“I’m writing an entry about my cognitive dysfunction, and I thought I’d ask you about whether there’s anything about it you notice. Wait, I asked you this last week, didn’t I?”
“Yes. And I suppose that’s an anecdote in itself.”
Perhaps unsurprisingly, a neuro-immune illness affects the functioning of one’s brain.
I was still well enough to be working at the office – which was the first two years I was ill – when I realized that I was gradually but very noticeably (at least to me) getting dimmer. It first became obvious because of a particular co-worker who was lovely to interact with, but usually a touch slower on the uptake on new concepts than I was. The longer I was sick, the more I realized that our comprehension speed was drawing nearer and nearer to being the same. And as I found us on a more level playing field, I regretted my previous impatience with her, which I’d always done my best to conceal, and felt a greater sympathy for her frustration when people (which had included me in the past!) ran through things too fast for her.
When I look back at work I did in those early years, before my illness got so severe, I almost can’t comprehend that that it was once something I was able to do. As I tipped toward the ditch of the crash that ended my career at the end of 2007, tasks that were once effortless went more slowly. Technical materials that were difficult but understandable became a confusing morass. Things that were a challenge came to be nearly impossible.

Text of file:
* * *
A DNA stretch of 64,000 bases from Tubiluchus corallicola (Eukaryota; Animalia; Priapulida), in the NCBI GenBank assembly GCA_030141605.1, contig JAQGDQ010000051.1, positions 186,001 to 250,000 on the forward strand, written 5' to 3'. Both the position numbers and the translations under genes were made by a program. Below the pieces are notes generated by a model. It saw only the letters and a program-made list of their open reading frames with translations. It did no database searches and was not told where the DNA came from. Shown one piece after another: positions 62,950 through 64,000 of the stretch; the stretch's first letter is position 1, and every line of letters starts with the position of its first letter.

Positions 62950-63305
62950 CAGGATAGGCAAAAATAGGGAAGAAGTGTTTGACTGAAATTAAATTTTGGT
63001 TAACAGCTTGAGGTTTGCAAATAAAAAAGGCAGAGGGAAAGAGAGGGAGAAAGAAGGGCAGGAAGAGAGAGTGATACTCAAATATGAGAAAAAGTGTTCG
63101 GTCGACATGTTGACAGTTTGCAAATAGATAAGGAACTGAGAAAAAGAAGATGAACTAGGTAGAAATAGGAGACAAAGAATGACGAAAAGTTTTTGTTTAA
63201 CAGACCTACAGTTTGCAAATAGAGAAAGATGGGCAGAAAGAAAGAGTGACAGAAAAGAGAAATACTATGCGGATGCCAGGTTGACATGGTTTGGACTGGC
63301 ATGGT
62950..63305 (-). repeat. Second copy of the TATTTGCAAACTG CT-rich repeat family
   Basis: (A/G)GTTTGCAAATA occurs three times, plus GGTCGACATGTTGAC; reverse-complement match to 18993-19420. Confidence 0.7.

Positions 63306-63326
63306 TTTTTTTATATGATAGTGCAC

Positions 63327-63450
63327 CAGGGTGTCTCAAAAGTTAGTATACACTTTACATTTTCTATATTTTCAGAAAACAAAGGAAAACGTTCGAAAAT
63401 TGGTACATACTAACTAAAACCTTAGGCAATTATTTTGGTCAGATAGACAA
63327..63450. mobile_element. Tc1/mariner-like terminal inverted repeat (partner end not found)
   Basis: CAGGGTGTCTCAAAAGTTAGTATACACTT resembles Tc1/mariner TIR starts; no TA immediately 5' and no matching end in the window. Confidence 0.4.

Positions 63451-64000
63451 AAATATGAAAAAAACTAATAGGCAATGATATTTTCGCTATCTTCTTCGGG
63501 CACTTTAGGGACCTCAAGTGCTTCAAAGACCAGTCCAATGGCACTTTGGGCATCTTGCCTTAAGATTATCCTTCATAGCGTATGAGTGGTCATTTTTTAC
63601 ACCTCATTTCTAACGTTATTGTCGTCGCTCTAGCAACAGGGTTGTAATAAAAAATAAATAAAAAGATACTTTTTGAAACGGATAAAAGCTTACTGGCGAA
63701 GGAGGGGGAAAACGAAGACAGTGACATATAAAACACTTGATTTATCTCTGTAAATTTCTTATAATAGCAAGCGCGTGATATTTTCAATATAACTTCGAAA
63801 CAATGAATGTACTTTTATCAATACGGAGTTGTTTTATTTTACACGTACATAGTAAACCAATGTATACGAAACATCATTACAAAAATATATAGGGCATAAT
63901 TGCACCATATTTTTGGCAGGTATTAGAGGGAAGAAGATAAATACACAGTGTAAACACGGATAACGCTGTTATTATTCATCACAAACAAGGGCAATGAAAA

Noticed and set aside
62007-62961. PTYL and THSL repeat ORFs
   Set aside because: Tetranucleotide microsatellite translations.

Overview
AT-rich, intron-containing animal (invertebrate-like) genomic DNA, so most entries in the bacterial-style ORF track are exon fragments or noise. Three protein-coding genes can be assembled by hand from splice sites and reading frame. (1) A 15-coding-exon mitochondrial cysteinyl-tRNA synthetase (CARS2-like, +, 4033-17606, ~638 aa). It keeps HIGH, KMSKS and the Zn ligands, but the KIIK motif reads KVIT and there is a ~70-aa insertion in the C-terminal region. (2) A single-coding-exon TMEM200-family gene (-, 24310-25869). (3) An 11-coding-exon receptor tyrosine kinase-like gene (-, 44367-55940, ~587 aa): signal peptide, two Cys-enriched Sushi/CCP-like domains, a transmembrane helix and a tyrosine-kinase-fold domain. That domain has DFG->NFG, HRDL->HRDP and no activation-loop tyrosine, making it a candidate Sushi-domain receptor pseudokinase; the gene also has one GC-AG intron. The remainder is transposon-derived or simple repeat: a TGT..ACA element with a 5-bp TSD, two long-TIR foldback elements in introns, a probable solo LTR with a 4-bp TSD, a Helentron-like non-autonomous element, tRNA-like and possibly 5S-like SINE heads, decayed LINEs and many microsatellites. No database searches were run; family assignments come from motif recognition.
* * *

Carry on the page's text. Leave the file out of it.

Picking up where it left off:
Among other things, I was an Excel specialist at my last job, and I had been forever trying to encourage my colleagues to learn about the wonders of data analysis. It was something I loved, but not generally something that many others thought was fun. When I look at old workbooks now, I can’t even begin to get my head around their complexity. Some of this, admittedly, is just being out of practice, but some of it is that when I try to suss out an involved formula, my cognitive dysfunction means I lose my hold on element one before I get a grip on element four.
On top of that, I had long been a natural editor, and that’d been a sideline of mine in every job I’d ever had. When I read, errors would just pop out at me from the page, as if they were in 3D. As I got sicker, I had to read with effort to find errors, and now, I’ve lost the ability to see some types almost entirely. My eyes just skim right over them pretty often, and they don’t even register. These days, there are times when I’m reading that very basic errors of English – things like there/their/they’re – are something I have to think deliberately about. And my spelling skills have become terrible – I am constantly inserting the wrong vowels when I type, or unable to remember which silent letters are involved in a word, or I unconsciously I type a homonym with an entirely different meaning and then stare at it, trying to figure out why it doesn’t look right.